Laser Head TUBE is not perpendicular to the bed

Not talking about the beam. I just noticed that the tube itself is in a non-perpendicular alignment from the bed.
I’ve loosened the brackets and have put varying feeler gauge slivers underneath at the back of the bracket to help bring it back into alignment. Still not there yet, but working on it.
This makes me wonder if the rail is twisted though and whether it would be best (harder to fix) than just trying to make the adjustment right at the mount itself.


Most of the time the head rail bearing is securely attached to the gantry. The part with the green on it is the head bushing and is tied to the gantry. The bearing is below the red hall switch. It has the red stop button and you can see the mounting screws.

If you can shim the head and it remains perpendicular to the bed/table, then I’d say it will work. If it shifts from perpendicular as it travels, then that would tend to indicate a warped gantry.

If the tube is not square, then the lens is not square. The beam can’t go down the center of the tube and can’t strike the lens in the center. It will come out at an angle and your cuts will not have a 90 deg cut on them…

You’ll have to tell us what’s happening…

Good luck


don’t have to be as that is where the mirrors are for

If the system isn’t square, it’s virtually impossible to get a good alignment…

If you can fix it with a mirror adjustment that would be great, have you done that?


I think Jack is correct. Even if the mirrors could align the beam perpendicular to the bed, if the tube itself is not, then I’m certain the beam might hit inside of the tube and most likely not come out the center of the orifice (if it’s too bad off).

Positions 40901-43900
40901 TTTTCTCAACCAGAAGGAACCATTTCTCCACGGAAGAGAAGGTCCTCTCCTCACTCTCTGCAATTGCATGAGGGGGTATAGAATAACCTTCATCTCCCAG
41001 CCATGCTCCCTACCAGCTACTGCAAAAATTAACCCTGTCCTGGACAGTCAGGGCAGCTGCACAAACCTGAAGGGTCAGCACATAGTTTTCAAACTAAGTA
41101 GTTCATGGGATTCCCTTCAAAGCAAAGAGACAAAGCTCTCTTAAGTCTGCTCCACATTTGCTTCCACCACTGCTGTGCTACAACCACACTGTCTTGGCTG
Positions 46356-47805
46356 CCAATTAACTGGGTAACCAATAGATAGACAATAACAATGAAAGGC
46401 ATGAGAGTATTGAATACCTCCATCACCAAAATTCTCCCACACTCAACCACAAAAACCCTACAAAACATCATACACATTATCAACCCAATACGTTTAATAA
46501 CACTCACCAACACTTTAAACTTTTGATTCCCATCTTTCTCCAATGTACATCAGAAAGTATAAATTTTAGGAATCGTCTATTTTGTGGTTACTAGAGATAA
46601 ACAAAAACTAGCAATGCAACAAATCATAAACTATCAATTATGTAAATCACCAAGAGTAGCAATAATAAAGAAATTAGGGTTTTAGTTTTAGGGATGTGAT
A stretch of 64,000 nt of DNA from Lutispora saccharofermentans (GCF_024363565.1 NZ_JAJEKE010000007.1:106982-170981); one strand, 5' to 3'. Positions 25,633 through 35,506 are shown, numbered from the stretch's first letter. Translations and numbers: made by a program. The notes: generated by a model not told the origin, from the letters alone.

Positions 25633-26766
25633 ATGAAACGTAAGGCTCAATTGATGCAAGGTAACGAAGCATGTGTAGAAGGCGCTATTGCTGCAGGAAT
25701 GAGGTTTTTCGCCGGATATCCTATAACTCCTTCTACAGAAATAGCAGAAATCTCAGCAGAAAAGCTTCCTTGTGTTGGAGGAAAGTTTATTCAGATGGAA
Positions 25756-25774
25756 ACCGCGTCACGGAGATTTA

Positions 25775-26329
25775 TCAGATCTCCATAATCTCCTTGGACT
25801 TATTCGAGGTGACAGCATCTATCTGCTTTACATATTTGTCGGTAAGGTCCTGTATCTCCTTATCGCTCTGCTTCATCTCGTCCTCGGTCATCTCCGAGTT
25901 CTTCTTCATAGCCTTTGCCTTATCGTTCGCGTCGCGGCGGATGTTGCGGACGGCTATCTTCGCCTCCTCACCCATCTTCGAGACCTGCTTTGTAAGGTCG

I want no issues with something I can’t see going on inside of the tube other than how the beam exits.
I’ll continue the shimimg process until the perpendicularity becomes satisfactory. Then
I’ll also check the rail across the length at various places to comfirm there’s no twist.
Thanks for the input!

On several machines I have worked on this was a problem I did not use shims to correct. What I did was bend the bracket to be square ( perpendicular ) to the bed. I used a 12" machinist square set on the bed and slight bent bracket until head is square.

If you have tough enough brackets, this is what the factory should have done…

You would hope all this stuff would be square to begin with and not require individual custom adjustments…

It ends up being something the factory should have corrected before it was shipped.


Well, in this case the previous owner had a war between the auto-focus movable bed and the head! Neither of us knew it as it was impossible to see while viewing/looking at the head with the honeycomb bed in the background. (Yeah, they knew there was a crash but simply couldn’t see it).
Once I started the camera alignment step after calibration, of course, I’d put a large white poster board down onto the surface of the bed. Was a fluke that I stepped to the side and looked back into the bed.

Pure happenstance. Anyway, it was out enough to be visible, but again, neither of us saw it.

I used a 1-2-3 block from my milling tools to bring it back into alignment. The process was simply to remove the bracket, put it in a vise and push it back to 90°.

That’s 90° to the bed, not 90° to the surface mount. Was suprised by that tidbit. Had to bend a little past the 90° but by trial and error, check and adjust, etc., it’s all good now.

Bottom line here is if anyone suspects damage from a collision, it should be easy enough to check out.

1-2-3 blocks are relatively inexpensive these days. Worth having around for both wood working tools and general alignment issues.

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